[Editor’s note: Marin Alsop is currently the only woman conductor in the US to lead a major orchestra, the Baltimore Symphony Orchestra.)  

 

ULT: How many women conductors are there?

 

SR:  Not a lot.  There are more coming up, which is a lovely thing.  

 

ULT:  How did you move from flutist to conductor?

 

SR:  It happened literally by accident.  I was doing my masters at Carnegie Mellon and working in an office of the music school.  I was using a hand truck to move something and a part of it struck me in the face with great force, severely damaging one side of my face.  That ended my flute playing career and because I had always wanted to be a conductor, I was still thinking about it.  After all this happened, I was living in the home of the dean of the College of Fine Arts and I still had a droopy face.  He sat me down and said, you know, you’re still a really good musician so what is it you can do, is there another area of music?  He thought I would be a great conductor and he thought also it was pretty glamourous…

 

ULT:  It IS glamourous!

 

SR:  No, it’s blue collar work, it really is.  So, that’s how it happened – purely -- and literally -- by accident. Goofy.  Yet I persist.

 

ULT:  It seems like such a rare vocation – to be a symphony conductor.  Do you keep track of each other?  How many conductors are there in the world?  

 

SR:  Too many!  If you apply for a position, there are like 400 other conductors competing for the job…

 

ULT:  Tell me about magic moments.  You step down after the evening’s performance and…?

 

SR:  They shake you to your core.  And for me, I almost become inconsolable.  I almost can’t believe it happened – it’s like, oh!  Those moments literally take my breath away!

 

One [magic moment] occurred in Berlin with the Berlin Sinfonia.  We were performing Mozart’s Requiem and I was conducting and – when I’m up there, the whole rest of the world stops – but [during the performance] a woman in the audience fell and, of course, everything stopped to attend to her – but then we had to put the performance back together.  And it went to a new level, there was this focus that hadn’t been there before.  There was this confluence of everything coming together.  That was magic.  But there have been smaller moments, other times and places, where everything comes together...

 

ULT:  Do you have a favorite composer? Symphony? Movement?

 

SR:  I think your favorite composer is whoever you’re studying, at the moment…

 

ULT:  No!

 

SR:  Yes, because they’re actually magical pieces.  So, I think it’s not just a favorite composer…

 

ULT:  Do you worry about the disappearance of classical music? On one hand, we have had it for what, some 300-something years…

 

SR:  Well, it starts in the 1600s…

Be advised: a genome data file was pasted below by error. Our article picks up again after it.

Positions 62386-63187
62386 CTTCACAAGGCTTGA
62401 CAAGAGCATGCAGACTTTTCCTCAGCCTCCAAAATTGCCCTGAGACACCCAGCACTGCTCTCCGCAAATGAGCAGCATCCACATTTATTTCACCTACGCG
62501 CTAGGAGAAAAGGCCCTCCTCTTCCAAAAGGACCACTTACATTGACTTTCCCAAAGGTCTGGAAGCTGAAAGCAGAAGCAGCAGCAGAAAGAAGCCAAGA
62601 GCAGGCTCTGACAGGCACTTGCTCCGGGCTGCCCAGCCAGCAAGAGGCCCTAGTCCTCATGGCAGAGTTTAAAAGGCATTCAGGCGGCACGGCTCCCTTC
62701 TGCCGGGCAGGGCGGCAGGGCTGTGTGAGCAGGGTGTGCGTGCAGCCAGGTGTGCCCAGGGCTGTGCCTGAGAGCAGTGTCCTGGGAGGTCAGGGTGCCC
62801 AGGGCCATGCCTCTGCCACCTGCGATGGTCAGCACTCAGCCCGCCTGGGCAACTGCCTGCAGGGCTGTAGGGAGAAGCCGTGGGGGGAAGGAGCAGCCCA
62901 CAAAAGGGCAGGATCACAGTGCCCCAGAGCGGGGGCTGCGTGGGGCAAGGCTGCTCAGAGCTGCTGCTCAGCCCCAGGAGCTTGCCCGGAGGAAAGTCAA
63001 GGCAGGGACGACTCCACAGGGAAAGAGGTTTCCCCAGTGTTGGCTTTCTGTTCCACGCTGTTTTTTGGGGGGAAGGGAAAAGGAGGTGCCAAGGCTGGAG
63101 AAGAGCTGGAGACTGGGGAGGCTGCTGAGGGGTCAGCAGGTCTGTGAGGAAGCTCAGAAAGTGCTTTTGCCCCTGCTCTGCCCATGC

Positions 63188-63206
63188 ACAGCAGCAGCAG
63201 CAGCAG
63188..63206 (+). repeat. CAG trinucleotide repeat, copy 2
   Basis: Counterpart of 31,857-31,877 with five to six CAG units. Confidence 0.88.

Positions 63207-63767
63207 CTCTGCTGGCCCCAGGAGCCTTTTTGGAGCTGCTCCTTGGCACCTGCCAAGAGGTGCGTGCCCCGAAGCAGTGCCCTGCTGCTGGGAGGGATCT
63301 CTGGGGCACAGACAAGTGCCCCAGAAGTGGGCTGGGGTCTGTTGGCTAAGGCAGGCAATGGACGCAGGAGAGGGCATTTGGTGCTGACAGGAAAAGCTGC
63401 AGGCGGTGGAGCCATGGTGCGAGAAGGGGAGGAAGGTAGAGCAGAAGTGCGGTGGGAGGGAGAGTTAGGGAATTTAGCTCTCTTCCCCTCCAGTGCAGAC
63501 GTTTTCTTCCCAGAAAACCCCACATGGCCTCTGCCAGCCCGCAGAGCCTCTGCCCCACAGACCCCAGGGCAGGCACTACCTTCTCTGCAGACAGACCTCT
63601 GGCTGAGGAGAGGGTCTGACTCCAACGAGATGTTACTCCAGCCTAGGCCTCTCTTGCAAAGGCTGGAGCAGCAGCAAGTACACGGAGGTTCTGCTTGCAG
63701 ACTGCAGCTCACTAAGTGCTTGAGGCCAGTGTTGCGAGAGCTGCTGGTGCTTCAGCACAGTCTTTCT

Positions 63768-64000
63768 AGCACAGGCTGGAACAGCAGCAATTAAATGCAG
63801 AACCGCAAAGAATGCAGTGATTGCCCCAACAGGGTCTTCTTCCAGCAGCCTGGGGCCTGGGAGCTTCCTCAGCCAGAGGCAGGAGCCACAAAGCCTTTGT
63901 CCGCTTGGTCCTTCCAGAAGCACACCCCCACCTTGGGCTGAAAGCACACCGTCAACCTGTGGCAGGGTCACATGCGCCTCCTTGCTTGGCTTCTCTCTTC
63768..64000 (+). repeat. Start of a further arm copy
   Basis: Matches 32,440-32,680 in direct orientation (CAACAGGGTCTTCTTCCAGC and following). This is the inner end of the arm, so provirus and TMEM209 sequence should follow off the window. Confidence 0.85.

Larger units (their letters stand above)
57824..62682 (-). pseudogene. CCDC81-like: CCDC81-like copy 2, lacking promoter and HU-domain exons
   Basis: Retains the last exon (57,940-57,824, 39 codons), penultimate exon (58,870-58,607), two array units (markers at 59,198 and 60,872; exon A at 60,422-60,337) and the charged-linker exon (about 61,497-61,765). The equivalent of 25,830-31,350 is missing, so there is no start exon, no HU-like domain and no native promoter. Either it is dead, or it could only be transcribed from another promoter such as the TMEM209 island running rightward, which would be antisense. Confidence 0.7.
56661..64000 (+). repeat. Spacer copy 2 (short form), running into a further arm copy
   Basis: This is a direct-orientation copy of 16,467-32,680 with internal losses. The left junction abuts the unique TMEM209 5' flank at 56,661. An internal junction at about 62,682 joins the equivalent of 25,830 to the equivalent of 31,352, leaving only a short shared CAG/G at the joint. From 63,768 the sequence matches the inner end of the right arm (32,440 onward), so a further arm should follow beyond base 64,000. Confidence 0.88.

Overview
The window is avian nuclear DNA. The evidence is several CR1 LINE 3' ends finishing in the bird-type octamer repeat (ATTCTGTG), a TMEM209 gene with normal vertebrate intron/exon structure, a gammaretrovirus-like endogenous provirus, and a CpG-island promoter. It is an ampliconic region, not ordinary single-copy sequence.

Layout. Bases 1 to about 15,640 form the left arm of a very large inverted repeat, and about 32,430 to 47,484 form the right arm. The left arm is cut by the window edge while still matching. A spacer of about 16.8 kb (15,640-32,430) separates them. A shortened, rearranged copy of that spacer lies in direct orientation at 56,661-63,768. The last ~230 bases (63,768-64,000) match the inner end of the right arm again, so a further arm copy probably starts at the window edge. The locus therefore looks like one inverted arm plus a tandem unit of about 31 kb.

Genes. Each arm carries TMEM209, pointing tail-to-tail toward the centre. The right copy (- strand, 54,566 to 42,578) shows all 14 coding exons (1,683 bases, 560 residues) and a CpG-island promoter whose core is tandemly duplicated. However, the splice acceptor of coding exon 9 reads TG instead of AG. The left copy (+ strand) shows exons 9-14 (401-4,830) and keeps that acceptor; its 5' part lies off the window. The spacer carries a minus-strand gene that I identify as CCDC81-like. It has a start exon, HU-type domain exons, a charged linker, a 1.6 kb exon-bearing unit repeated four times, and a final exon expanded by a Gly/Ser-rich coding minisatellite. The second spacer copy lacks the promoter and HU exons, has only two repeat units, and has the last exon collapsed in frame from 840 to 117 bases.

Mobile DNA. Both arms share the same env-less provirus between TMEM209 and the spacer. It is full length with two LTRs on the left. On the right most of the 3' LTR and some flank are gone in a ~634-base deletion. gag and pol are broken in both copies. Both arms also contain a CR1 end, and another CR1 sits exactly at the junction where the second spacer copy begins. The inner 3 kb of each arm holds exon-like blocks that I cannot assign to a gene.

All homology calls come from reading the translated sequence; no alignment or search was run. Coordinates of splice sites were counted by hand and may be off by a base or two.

ULT:  …and on the other hand, a relatively small portion of the population listens to classical as compared to popular or contemporary music, country, jazz.  Is that worrisome and why do you think that is?

 

SR:  You wouldn’t worry about Monet or Rembrandt disappearing, would you?  Or Shakespeare disappearing?  Michelangelo?  So, that’s the short version – smart aleck version – of that answer.

 

We in the US have a unique challenge because we have so many more music genres than does the rest of the world.  So, you go to China and they don’t have hip-hop and rap…and you go to Japan and they have jazz and pop but they don’t have hip-hop, they don’t have rap or country music – that’s not to say hip-hop and rap are not there but those genres are not capturing hearts elsewhere in the world to the extent that they do here in the US and classical music is competing with all those genres here…

 

And then we have so many more amazing composers that don’t get recognized in the US – more so than, say, European classical music.  We have Hispanic composers, black composers, women composers – we have things that people don’t have in, say, Germany to the extent that we have here.  Again, that’s not saying it doesn’t happen there but not to the extent it does here, the opportunities in classical music here.  We have all that and yet we also have this white Germanic/Russian notion of classical music…

 

ULT:  But that’s where the form comes from…

 

SR:  Right, but we have failed to recognize some amazing classical composers here in the US. To name just a few – Florence Price, William Grant Still, and George Walker were all amazing composers.…Kevin Puts lives just up in Baltimore, Billy Childs is terrific, and there are many women composing:  Jennifer Higdon, Joan Tower, Libby Larsen, and Tania Leó.  All these composers and many more write great large symphonic works, yet we fail to recognize them as important composers.  Our programming in the US is really amiss in that we don’t stand up some of these composers next to Mozart, Beethoven, Tchaikovsky or Rachmaninoff…and why don’t we?  Why shouldn’t we?  Last year I did a program with the Montgomery Philharmonic -- ‘They Are Immigrants’ -- and there was Stravinsky next to a Venezuelan immigrant, next to a Persian immigrant and all those pieces that we did are important pieces of music.  We fail to program them and so classical music in our eyes doesn’t expand.  More importantly, because we have so many more choices, we feel like classical music is dying. When you go to other countries, they don’t have all these musical forms to the extent that we have in the US.  Classical music elsewhere is not competing and classical music doesn’t feel [threatened or endangered in those places].  Our most amazing contribution to classical music is that we have so many genres from which to draw inspiration. I feel this makes new American music so very interesting to conduct and to listen to.